Relaxing COVID-19 Restrictions will Kill, not Save, the Economy


[This is a more developed version of the previous Short Take}

Those who want to relax mandates on self-isolation and social distancing to save the economy have got it exactly backwards. Reopen society too soon, and we risk destroying the economy as well as public order and our shaky democratic institutions. The reason comes down to two words: supply lines.

 Supply lines for necessities such as food are already under stress. Those going to grocery stories encounter random instances of empty shelves and vegetable bins. Smithfield Farms shut down a South Dakota plant that supplies roughly 4% of the pork in the nation after over 500 of its workers tested positive for the coronavirus. Other giant meat processors such as Tyson have also shut down plants for similar reasons. Farmers in the West are having trouble finding workers to harvest the crops now reaching maturity in the fields. And even if they manage to get the crops picked, farmers are out of luck if the truckers fail to show up, or the flow of packaging for their products get interrupted. 

Right now, these disruptions are episodic, but that should be concerning because we haven’t even seen the end of the first wave. What we have seen is that vital front-line workers such as nurses, doctors, EMT’s, and other first responders have had trouble finding protective equipment and maintaining morale. Some have staged walkouts over the dangerous conditions, and these are workers with a sense of mission.

By contrast, for most of the hourly-paid workers who keep supplies made, distributed, and sold, their work is a job that pays the bills. It would be appropriate if society recognized that they played a vital role, but mostly these workers encounter demanding bosses, monotony, and surly customers. If sick, they are not going to work – nor would we want them too. And they are not likely to risk their lives if going to work exposes them to contagion.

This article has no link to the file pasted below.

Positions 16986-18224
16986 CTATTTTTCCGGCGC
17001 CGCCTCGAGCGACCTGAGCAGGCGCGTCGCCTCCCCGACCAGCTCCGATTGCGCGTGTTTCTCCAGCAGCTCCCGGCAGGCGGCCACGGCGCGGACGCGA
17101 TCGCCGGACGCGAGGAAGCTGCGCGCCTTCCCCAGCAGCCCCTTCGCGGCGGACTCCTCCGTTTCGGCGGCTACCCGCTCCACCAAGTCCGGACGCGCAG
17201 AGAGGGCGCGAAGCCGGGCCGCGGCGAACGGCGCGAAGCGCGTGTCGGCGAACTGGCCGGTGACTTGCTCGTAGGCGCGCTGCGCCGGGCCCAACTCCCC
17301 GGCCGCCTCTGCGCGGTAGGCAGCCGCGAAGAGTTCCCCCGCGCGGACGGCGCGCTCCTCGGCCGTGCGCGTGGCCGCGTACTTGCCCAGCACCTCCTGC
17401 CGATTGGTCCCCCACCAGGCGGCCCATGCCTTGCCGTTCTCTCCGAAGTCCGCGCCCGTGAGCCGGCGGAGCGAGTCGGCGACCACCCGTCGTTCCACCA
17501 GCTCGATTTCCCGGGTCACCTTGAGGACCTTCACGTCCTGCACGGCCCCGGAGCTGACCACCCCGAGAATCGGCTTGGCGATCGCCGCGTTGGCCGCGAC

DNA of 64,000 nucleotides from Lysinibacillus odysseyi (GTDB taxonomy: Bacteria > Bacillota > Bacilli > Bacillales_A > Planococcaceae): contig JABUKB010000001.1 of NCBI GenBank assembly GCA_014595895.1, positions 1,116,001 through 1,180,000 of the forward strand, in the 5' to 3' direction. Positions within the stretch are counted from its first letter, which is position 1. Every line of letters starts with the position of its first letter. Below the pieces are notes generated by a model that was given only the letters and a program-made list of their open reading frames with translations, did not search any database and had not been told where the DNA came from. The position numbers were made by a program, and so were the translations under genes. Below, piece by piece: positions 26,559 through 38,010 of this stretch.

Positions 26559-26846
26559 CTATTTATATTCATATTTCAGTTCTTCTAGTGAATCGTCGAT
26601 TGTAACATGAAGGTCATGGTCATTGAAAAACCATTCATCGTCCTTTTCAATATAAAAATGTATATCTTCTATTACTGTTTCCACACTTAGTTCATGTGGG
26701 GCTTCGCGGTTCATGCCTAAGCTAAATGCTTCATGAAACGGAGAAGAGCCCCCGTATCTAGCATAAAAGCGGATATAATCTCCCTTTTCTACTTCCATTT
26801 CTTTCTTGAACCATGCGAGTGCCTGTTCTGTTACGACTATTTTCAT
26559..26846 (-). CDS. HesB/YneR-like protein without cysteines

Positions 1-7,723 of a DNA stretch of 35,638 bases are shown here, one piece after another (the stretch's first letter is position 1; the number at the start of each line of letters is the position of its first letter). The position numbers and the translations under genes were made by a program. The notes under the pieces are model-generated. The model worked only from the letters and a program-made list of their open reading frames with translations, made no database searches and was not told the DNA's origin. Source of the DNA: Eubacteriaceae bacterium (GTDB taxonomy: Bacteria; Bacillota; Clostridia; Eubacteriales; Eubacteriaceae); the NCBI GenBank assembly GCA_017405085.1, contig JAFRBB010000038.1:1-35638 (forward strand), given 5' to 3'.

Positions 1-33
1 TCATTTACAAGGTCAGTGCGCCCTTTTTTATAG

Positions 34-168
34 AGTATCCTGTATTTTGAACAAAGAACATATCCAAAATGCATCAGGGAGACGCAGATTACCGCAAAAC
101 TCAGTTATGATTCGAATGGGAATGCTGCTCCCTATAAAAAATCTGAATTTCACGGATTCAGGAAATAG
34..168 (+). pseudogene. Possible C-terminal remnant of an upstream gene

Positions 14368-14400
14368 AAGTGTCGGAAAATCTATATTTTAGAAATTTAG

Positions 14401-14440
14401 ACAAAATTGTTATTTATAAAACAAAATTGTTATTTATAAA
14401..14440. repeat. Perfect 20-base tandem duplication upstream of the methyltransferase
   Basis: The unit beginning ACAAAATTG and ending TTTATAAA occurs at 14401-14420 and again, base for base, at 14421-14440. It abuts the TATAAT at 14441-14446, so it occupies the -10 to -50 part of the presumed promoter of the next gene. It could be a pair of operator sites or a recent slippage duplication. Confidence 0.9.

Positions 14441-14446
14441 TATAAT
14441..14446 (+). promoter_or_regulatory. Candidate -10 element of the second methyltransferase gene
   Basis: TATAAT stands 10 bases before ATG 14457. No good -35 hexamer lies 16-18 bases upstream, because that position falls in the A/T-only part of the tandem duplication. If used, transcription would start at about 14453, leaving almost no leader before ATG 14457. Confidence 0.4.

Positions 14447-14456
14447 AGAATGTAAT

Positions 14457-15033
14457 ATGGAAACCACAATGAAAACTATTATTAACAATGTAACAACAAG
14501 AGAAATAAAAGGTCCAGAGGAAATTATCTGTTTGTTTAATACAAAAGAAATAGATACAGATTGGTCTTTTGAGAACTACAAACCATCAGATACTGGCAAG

Disruption of one link, e.g. the trucker that delivers food the last mile, could halt a supply chain. COVID-19 is a threat to every link. Should a second wave hit before there is a readily available, cheap and effective treatment, it’s a very high probability that many supply lines will be disrupted and filling the gaps could easily overwhelm the nation’s businesses. 

Even today, on the evening news, we see images of vast caravans of cars lined up to get supplies from food banks. Imagine two weeks of empty shelves in the stores that feed our cities. How likely is it that civil order could be maintained in that situation? Will people suffer in silence if they realize that they can’t buy food for their kids because our leaders reopened the economy before a treatment was available because they wanted to prop up the stock market (which is how it will be portrayed)? If we want to look analogues for what life is like once supply chains break down, they’re readily available today in cities like Mogadishu, Kinshasa, and Port au Prince. 

 Thus far, the Trump administration’s response to the pandemic seems to be a mélange of Boss Tweed, Don Corleone and Inspector Clouseau. For the next act, the administration has a choice: Churchill, who bolstered British morale during the London Blitz, or Pol Pot, who sacrificed millions of his countrymen for a bad idea. Let’s hope those around Trump can convince him that the cure for the disease is the cure for the economy.